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Vasilyev Authors Article to Explain Research in Science Magazine

Wednesday, December 16, 2015

Michael Vasilyev, a Fellow of The Optical Society and an electrical engineering professor at The University of Texas at Arlington, authored an article in the Dec. 11, 2015, issue of Science Magazine. In it, he provides context and explains concepts so that readers can understand the work contained in a paper authored by researchers at the University of California at San Diego that is also published in the issue.

Michael Vasilyev and research assistant Lu LiThe article, entitled “Matched Filtering of Ultrashort Pulses,” introduced the publication of a paper on findings by Stojan Radic’s research group

“The experiment by Professor Radic’s group uses nonlinear-optical signal processing to recover a very short and weak electrical pulse hidden in a large amount of noise. One can view this as using optical means to build a matched filter for optimum detection of an electrical pulse. Since I also work with nonlinear-optical signal processing and matched filtering, although of a different type, I provided an introduction that put the UCSD work in the context of optimal detection and explained the basic concepts needed to understand their work,” Vasilyev said.

A matched filter is the front end of an optimal signal detector, which perfectly fits only the signal of interest. Any change in the shape of the expected signal requires a change in the shape of the filter, so it is important to have a filter that can be dynamically reconfigured based on the shape of the signal.

Vasilyev was selected to write his introductory article because he has done extensive research using matched filtering. Although he is not working with the same type of filters, he uses matched filtering to detect quantum states. It is very important to be able to match the detector being used to the signals that may be received, because if they are not perfectly matched, the reception quality will be poor and the signal will be buried in the noise. In his article, Vasilyev describes how the UCSD researchers have enabled reconfigurable matched filtering of ultrashort signals that are near the limits of today’s electronics.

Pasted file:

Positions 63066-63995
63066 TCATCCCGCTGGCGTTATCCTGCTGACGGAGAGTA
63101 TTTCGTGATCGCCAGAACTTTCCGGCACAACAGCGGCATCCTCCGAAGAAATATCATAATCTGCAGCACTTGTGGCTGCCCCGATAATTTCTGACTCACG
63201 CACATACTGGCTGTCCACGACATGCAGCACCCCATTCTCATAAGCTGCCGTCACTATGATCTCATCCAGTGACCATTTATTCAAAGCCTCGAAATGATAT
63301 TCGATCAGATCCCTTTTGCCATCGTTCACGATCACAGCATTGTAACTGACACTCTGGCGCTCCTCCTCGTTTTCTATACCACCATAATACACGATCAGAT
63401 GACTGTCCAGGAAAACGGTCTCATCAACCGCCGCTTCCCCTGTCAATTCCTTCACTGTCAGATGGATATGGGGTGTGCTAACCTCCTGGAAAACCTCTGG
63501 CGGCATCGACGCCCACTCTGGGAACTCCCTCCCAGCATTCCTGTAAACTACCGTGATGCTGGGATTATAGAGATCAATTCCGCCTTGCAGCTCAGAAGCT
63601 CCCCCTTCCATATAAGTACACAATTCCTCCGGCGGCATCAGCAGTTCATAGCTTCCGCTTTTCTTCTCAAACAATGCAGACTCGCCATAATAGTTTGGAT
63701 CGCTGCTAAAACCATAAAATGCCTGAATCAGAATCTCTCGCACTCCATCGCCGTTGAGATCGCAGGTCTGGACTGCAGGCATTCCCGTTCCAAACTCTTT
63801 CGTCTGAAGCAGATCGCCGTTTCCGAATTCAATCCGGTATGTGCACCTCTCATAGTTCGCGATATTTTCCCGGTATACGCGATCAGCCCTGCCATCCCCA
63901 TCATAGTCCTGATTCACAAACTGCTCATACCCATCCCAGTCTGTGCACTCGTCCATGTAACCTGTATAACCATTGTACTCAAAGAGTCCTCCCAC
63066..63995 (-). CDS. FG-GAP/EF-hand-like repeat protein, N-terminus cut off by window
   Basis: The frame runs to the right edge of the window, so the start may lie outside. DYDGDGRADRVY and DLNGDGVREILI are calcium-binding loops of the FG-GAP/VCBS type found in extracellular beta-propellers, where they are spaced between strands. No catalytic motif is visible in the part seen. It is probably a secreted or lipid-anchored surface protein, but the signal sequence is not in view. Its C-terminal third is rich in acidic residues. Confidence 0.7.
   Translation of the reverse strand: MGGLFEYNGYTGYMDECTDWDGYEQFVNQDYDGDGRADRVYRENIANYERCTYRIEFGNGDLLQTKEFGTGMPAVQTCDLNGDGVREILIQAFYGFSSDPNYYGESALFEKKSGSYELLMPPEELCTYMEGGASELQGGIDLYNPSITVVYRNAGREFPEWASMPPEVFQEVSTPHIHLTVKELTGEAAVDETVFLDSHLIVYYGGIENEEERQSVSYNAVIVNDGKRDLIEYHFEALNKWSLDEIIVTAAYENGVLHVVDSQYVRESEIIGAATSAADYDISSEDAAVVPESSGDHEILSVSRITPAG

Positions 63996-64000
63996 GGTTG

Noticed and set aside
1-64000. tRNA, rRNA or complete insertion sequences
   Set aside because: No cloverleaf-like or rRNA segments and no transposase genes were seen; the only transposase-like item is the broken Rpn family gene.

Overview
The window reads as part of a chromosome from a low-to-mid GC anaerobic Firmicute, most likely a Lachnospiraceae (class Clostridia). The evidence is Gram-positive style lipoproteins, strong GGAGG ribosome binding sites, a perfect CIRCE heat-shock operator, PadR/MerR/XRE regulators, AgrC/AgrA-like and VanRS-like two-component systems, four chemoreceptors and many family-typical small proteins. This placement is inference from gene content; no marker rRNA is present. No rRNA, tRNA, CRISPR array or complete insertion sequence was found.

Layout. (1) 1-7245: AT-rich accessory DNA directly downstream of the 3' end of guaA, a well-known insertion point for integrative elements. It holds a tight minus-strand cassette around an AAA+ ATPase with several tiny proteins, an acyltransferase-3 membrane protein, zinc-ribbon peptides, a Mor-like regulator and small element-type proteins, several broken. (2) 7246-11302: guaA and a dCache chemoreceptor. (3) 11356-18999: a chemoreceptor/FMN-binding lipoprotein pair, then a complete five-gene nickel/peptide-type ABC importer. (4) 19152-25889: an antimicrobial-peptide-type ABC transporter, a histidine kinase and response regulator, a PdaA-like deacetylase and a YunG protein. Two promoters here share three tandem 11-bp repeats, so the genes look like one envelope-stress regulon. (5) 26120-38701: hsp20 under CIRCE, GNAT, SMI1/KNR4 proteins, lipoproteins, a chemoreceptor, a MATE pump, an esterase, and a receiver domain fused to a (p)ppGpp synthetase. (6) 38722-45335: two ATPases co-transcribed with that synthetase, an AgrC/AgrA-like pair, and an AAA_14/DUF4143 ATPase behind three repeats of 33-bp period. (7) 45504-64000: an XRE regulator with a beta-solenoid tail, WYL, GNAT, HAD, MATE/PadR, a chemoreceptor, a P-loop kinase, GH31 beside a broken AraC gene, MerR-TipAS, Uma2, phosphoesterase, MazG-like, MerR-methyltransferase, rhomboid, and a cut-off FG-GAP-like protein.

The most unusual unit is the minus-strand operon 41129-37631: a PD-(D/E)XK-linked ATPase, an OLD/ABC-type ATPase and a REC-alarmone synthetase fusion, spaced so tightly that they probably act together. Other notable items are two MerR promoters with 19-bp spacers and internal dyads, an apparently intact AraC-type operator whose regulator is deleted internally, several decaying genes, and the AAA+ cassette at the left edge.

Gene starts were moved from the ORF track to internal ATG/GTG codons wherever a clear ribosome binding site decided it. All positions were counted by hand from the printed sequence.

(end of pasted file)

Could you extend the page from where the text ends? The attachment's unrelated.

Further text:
“This experiment builds upon the UCSD group’s advances in the development of spectral cloning, where many copies of a signal can be made with very little added noise, and of high-quality optical combs, which are light beams consisting of periodically spaced discrete frequencies. The combination of these two technologies has enabled the researchers to accurately measure the amplitudes and phases of all of the ultrashort signal’s spectral components with relatively low-speed electronics and feed this information into a digital signal processor to synthesize the matched filter and detect the absence or presence of the signal pulse,” Vasilyev said.

Vasilyev’s work is just one example of Data-Driven Discovery, one pillar of UTA’s Strategic Plan | 2020. He, and others in the College of Engineering are working to ensure fast, secure transmission of information. Learn more at uta.edu/engineering.

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